Bronica RF645

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The Bronica RF645 is a medium format rangefinder camera with interchangeable lenses made by the Japanese company Bronica. It captures 6×4.5 images onto 120 or 220 film. This camera has been introduced in 2000 and discontinued in 2005, with Tamron continuing support until 2012.

The camera was awarded Camera Press Club's "Special prize" at the Camera Grand Prix 2001, EISA award for professional camera in 2001-2002, and TIPA's best professional photo product for year 2001-2002.

French photographer Raymond Depardon is reported to have been using this camera.



Contents

Camera design

The relatively classic design of a rangefinder camera has been enhanced with modern techniques and some very innovative choices. The body and lens communicate with each other through a mechanical rangefinder coupling and electronic contacts for lens identification, aperture setting and shutter release.

Most notable features include

  • vertical ("portrait") framing due to horizontal film movement, much like some earlier folders
  • leaf shutter lenses with no mechanical cocking by the body (a motor built into the lens does this instead)
  • automatic dark slide when lens is removed : a cloth curtain unfolds to protect the film from exposure
  • center weighted average metering (non TTL), adjusting to the focal length mounted on the body
  • Program mode where the body sets the aperture in the lens electronically
  • multi exposure enabled by pressing the ME button - which also allows to fire even without film roll


The camera relies upon 2 CR2 batteries to operate, and will not work without them.

Viewfinder

The vertical viewfinder is a good design, offering clear vision, distinct patch and good resistance to flare. Frames for 65mm and 100mm lenses are available (and 135mm on early models), and are paralax-compensated. An additional external finder is provided for the 45mm lens, but the main finder can still be used for a rough view of the frame (no frame lines are displayed). Bodies built with 135mm frame lines are early ones with serial numbers starting with a "0" (e.g. 0000570). Later series were manufactured with frame lines for 100mm, and their serial numbers start with a "1" (e.g. 1002124).

Viewfinder displays selected shutter speed and aperture, as well as indicators for AE lock, exposure compensation, P or A mode, need to advance film, and low battery.

Lenses

At the time the camera was issued, three lenses were offered : 45mm/4, 65mm/5 and 135mm/4.5. Shortly after that a 100mm/4.5 was announced to replace the 135mm which was too difficult to focus given the body's rangefinder base. All lenses seem to have very good reputation in terms of sharpness and bokeh.

45mm and 65mm lenses focus as close as 1m (3.5ft). 100mm focuses down to 1.2m (4,3ft) with a recommendation from Bronica to use f/11 and smaller at these short distances due to very shallow depth of field.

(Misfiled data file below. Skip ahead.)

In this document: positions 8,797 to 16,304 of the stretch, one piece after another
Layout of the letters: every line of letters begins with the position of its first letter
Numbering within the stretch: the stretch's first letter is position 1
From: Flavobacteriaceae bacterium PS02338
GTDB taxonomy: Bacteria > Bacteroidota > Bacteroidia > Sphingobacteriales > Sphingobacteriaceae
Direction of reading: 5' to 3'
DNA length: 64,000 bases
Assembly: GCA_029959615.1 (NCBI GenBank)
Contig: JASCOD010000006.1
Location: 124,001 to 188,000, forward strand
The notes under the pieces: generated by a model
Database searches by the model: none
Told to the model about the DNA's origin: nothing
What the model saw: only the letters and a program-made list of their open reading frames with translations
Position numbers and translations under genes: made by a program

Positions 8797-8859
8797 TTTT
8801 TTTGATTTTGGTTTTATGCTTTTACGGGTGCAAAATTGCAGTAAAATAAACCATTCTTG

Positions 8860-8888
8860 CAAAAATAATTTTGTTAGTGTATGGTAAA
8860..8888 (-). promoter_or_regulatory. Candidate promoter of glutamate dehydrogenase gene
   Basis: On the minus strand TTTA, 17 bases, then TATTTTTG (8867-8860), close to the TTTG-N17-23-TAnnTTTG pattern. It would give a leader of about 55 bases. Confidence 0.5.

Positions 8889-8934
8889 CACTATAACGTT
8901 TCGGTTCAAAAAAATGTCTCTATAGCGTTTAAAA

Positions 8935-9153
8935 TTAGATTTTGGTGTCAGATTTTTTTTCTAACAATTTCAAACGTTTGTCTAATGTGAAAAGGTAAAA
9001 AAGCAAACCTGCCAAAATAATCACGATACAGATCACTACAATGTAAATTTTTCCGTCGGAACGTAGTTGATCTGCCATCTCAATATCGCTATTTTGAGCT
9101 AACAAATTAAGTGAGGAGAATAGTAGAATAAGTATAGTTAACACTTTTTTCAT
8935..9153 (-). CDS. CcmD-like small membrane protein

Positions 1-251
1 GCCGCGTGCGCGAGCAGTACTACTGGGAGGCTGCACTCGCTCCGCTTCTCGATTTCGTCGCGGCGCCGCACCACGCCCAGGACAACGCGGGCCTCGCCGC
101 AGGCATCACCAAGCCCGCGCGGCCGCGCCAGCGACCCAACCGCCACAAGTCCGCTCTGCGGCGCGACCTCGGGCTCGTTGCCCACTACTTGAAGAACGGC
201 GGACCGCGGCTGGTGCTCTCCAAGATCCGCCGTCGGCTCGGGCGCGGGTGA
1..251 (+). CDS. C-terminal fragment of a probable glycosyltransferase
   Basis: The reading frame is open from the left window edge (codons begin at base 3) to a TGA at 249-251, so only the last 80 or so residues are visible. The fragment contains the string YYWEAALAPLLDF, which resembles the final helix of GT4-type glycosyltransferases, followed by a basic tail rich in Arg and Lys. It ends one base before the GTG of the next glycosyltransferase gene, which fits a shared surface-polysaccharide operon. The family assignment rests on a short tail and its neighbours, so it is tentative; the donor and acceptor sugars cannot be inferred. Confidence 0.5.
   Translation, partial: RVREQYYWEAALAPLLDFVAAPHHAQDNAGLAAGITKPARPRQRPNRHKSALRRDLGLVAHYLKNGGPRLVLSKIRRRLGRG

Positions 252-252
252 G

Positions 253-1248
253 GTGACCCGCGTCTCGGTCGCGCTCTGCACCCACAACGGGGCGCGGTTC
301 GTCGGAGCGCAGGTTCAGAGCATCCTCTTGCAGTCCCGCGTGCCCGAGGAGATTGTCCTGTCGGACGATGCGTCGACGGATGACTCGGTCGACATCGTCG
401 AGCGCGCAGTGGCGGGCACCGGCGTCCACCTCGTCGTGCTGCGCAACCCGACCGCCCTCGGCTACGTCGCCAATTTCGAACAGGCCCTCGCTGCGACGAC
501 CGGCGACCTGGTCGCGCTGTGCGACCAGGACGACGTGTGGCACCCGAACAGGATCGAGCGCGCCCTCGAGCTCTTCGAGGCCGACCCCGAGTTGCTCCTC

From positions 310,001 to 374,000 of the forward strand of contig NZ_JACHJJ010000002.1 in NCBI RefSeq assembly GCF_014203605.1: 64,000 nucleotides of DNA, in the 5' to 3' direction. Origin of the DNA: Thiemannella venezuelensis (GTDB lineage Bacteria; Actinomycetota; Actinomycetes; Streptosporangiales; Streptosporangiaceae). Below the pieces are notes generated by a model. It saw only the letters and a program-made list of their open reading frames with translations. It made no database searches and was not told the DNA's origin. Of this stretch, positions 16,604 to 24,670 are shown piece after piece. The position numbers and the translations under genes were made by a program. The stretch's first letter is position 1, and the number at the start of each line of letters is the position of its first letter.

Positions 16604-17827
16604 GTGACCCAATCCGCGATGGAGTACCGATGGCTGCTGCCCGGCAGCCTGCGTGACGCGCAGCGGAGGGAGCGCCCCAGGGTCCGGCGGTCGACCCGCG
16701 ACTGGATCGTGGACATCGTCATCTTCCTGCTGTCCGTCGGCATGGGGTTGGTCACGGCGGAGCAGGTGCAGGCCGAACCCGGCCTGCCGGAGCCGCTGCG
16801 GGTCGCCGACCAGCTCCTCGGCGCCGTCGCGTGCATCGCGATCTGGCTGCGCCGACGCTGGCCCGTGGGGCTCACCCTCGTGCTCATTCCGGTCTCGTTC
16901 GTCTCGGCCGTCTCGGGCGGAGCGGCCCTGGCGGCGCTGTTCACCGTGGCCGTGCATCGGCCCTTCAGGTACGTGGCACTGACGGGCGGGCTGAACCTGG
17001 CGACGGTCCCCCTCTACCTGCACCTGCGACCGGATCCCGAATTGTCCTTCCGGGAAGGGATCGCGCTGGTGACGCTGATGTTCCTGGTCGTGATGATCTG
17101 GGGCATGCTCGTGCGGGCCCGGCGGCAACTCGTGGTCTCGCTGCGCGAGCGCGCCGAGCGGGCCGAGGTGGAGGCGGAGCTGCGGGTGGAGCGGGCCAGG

The relatively small opening of these lenses is due to the use of leaf shutter, and the use of self-cocking mechanism within the lens. Given the focal lengths in use with medium format, wider aperture would also be more difficult to focus.

Controls

The Bronica RF645 offers the following controls :

  • focus
  • aperture
  • shutter speed / exposure mode (Aperture priority or Program)
  • AE lock
  • exposure compensation
  • film ISO setting
  • self timer
  • multiple exposure
  • 120/220 film type selection

Flash photography

A dedicated lightweight flash unit (Bronica RF20) is offered with the system. Thanks to a dedicated protocol in the hotshoe, the aperture setting and ISO rating is transmitted to the flash unit from the body, which allows for more simple operation of the lot.


Links

In English:

Japan Camera Grand Prix
Camera of the year

1984: Nikon FA | 1985: Minolta α-7000 | 1986: Canon T90 | 1987: Canon EOS 650 | 1988: Kyocera Samurai | 1989: Nikon F4 | 1990: Canon EOS 10 | 1991: Contax RTS III | 1992: Pentax Z-1 | 1993: Canon EOS 5 | 1994: Minolta α-707si | 1995: Contax G1 | 1996: Minolta TC-1 | 1997: Nikon F5 | 1998: Pentax 645N | 1999: Minolta α-9 | 2000: Canon EOS-1V | 2001: Minolta α-7 | 2002: Canon EOS-1D | 2003: Canon EOS-1Ds | 2004: Nikon D70 | 2005: Konica Minolta α-7 Digital | 2006: Nikon D200 | 2007: Pentax K10D | 2008: Nikon D3 | 2009: Canon EOS 5D Mark II | 2010: Olympus Pen E-P1 | 2011: Pentax 645D | 2012: Nikon D800 |

Special Prize
1990: Konica Kanpai | 1991: Fuji Cardia Travel Mini Dual-P | 1992: Konica Hexar | 1993: Nikonos RS | Sigma SA300 | 1994: Olympus µ[mju:] Zoom Panorama | 1995: Ricoh R1 | 1996: Fujifilm GA645 | 1997: Canon IXY | Contax AX | 1998: Olympus C1400L | 1999: Nikon Coolpix 950 | Tamron AF28-300mm F3.5-6.3 LD Aspherical IF MACRO lens | 2000: Nikon D1 | Konica Hexar RF | 2001: Bronica RF645 | Fujichrome 100F/400F film | 2002: Minolta DiMAGE X | Nikon FM3A | 2003: Fujifilm GX645AF | Hasselblad H1 | 2004: Canon EOS Kiss Digital | Sigma 12-24mm F4.5-5.6 EX DG Aspherical HSM lens | 2005: Nikon F6 | Epson R-D1 | 2006: Ricoh GR Digital | Zeiss Ikon | 2007: Sony α100 | Adobe Lightroom software | 2008: Sigma DP1 | Fujichrome Velvia 50 film | 2009: Panasonic Lumix DMC-G1 | Casio EXILIM EX-FC100 | 2010: Sony Exmor R sensor | Canon EF 100mm F2.8L Macro IS USM lens | 2011: Fujifilm FinePix X100 | Epson MAXART PX-5V (R3000) printer |

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